Perhaps the most beloved of Christmas movies, Frank Capra’s sleeper classic It’s a Wonderful Life has inevitably become a target of seasonal, iconoclastic culture-warmongering. As Christmas approaches, essays crop up in media outlets baldly inverting the film’s moral universe, ripping George Bailey and small-town Bedford Falls, and even rehabilitating villainous Mr. Potter and the nightmare alternate reality of Pottersville.
“Pottersville rocks!” proclaims Gary Kamiya in a 2001 essay at Salon.com. Going further, Kyle Smith in a 2007 essay at NYPost.com celebrates Mr. Potter as “the unsung hero of It’s a Wonderful Life, the canny businessman who tried (and, alas, failed) to turn boring, repressed Bedford Falls — a town full of drunks, child beaters, vandals and racial and sexual harassers — into an exciting new destination nightspot called Pottersville.”
As for the film itself, Wendell Jamieson, in a 2008 New York Times essay, assures us that — far from the “cheery holiday tale” it’s thought to be — It’s a Wonderful Life is actually “a terrifying, asphyxiating story about growing up and relinquishing your dreams … of being trapped, of compromising, of watching others move ahead and away, of becoming so filled with rage that you verbally abuse your children, their teacher and your oppressively perfect wife.”
Like most good lies, these claims are half true. Capra’s film is much darker than its popular image; and the darkness is far from confined to the ruthless Mr. Potter and Pottersville. George Bailey is a deeply flawed hero, and while the case against Bedford Falls may be somewhat overstated, George isn’t wrong to want to shake the dust of his “crummy little town” off his feet.
But the debunkers don’t stop there. Kamiya’s defense of Pottersville leads to such inanities as these: “Dime-a-dance joints promote bonhomie. Prize fights and strip clubs provide weary citizens with much-needed catharsis. And a pawnshop makes it possible for those temporarily short on funds to participate in the full range of the community’s activities.”
Smith’s rant is the most transparently facile. Whatever problems Bedford Falls has with “drunks, child beaters, vandals and racial and sexual harassers,” would there be less of all this in Pottersville, or more? Smith waxes puritanically moralistic about minor vandalism (George and Mary throwing rocks at the old Granville place), yet when it comes to a banker maliciously absconding with a client’s deposit funds, the strongest word Smith can bring himself to use is “unethical.” (Smith actually claims Potter breaks no laws.)
Jamieson rightly highlights all that George gives up: world travel, higher education, big-city engineering. Yet he glosses over the film’s central contention that “relinquishing his dreams” has been for George (disappointments and failures notwithstanding) part and parcel of a life well lived. Heroically putting others first, George has both accomplished and gained much of lasting value, from his loving wife and family to the thriving community of homeowners in Bailey Park who no longer rent in the slums of Potter’s Field. (To Jamieson’s characterization of George’s wife as “oppressively perfect,” I can only say that a man who can contrive to be “oppressed” by Donna Reed’s luminous Mary Hatch Bailey will never lack occasions for “oppression” in life.)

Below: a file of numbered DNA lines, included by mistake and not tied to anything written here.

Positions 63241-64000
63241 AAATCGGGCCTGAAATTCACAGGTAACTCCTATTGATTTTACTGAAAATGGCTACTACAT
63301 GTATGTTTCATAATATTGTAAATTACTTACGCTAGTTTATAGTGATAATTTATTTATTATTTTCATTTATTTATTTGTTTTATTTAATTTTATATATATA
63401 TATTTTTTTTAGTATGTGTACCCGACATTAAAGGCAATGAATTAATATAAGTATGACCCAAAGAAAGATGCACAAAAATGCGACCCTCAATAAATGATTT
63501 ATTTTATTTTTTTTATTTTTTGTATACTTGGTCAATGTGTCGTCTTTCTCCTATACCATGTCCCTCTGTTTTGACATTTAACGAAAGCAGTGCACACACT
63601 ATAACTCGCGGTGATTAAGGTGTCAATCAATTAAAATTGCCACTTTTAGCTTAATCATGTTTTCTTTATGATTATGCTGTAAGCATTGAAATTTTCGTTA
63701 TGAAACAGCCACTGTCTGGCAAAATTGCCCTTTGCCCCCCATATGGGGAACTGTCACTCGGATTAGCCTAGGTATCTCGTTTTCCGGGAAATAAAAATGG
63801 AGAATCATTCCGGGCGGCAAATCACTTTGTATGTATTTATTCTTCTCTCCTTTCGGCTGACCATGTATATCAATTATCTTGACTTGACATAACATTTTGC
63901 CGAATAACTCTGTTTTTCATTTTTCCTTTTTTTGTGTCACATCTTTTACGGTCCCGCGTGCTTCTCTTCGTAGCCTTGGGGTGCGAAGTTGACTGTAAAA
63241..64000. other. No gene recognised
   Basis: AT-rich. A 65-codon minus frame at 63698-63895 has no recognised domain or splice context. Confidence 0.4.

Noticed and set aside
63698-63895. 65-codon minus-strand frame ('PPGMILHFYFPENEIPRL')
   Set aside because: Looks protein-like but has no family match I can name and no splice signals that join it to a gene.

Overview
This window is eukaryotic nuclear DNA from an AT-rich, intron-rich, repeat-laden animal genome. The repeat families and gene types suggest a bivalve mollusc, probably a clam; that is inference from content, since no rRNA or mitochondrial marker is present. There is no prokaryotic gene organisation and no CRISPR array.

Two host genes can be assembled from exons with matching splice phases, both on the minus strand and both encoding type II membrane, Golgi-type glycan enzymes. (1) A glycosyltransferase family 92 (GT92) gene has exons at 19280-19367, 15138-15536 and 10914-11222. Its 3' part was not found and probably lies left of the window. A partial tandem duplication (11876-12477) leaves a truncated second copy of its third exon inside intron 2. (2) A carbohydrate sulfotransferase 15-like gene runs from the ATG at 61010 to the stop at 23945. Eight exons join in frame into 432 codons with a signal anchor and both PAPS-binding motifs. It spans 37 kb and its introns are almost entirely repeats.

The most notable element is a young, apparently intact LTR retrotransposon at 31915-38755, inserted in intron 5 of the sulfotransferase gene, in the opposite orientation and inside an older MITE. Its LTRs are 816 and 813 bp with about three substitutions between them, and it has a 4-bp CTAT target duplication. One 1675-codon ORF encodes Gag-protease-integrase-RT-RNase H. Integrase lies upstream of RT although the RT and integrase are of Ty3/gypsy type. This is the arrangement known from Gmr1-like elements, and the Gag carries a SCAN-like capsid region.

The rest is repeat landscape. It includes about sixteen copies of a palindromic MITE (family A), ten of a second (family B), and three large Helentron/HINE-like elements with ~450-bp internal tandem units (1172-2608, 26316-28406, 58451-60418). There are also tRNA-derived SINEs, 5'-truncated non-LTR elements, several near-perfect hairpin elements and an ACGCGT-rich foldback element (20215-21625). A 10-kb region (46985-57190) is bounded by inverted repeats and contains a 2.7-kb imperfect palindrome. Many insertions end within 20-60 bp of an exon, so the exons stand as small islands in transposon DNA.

For at least a decade, a very different revisionist critique of It’s a Wonderful Life has been advanced by Patrick J. Deneen, most recently at FirstThings.com.
In a welcome contrast to other revisionist critics, Deneen abhors Pottersville and celebrates Bedford Falls. His brief against George Bailey is not that he saves Bedford Falls, but precisely that he “destroys” it. In George’s hostility to his “crummy little town,” and his youthful dreams of building airfields, skyscrapers, and bridges, Deneen sees the modernist “vision of post-war America”—and, while circumstances contrive to keep him from his dreams, in Deneen’s reading George channels his modernist vision into transforming his hometown.
Deneen’s target is not Bedford Falls, but Bailey Park: a “modern subdivision of single-family houses” with “no trees, no sidewalks, no porches, but instead wide streets and large yards with garages.” Bailey Park, Deneen argues, is an “experiment in progressive living” representing “a fundamental break from the way of life in Bedford Falls,” endangering the future of the relationships and community that ultimately save George from ruin.
While I’m sympathetic to the urban-design concerns Deneen invokes, it’s easy to nitpick about the specifics of his case: Trees both large and small can be seen in Bailey Park, and porches also. As for sidewalks, landscaping and such is clearly ongoing, and I see no reason to suppose they aren’t coming.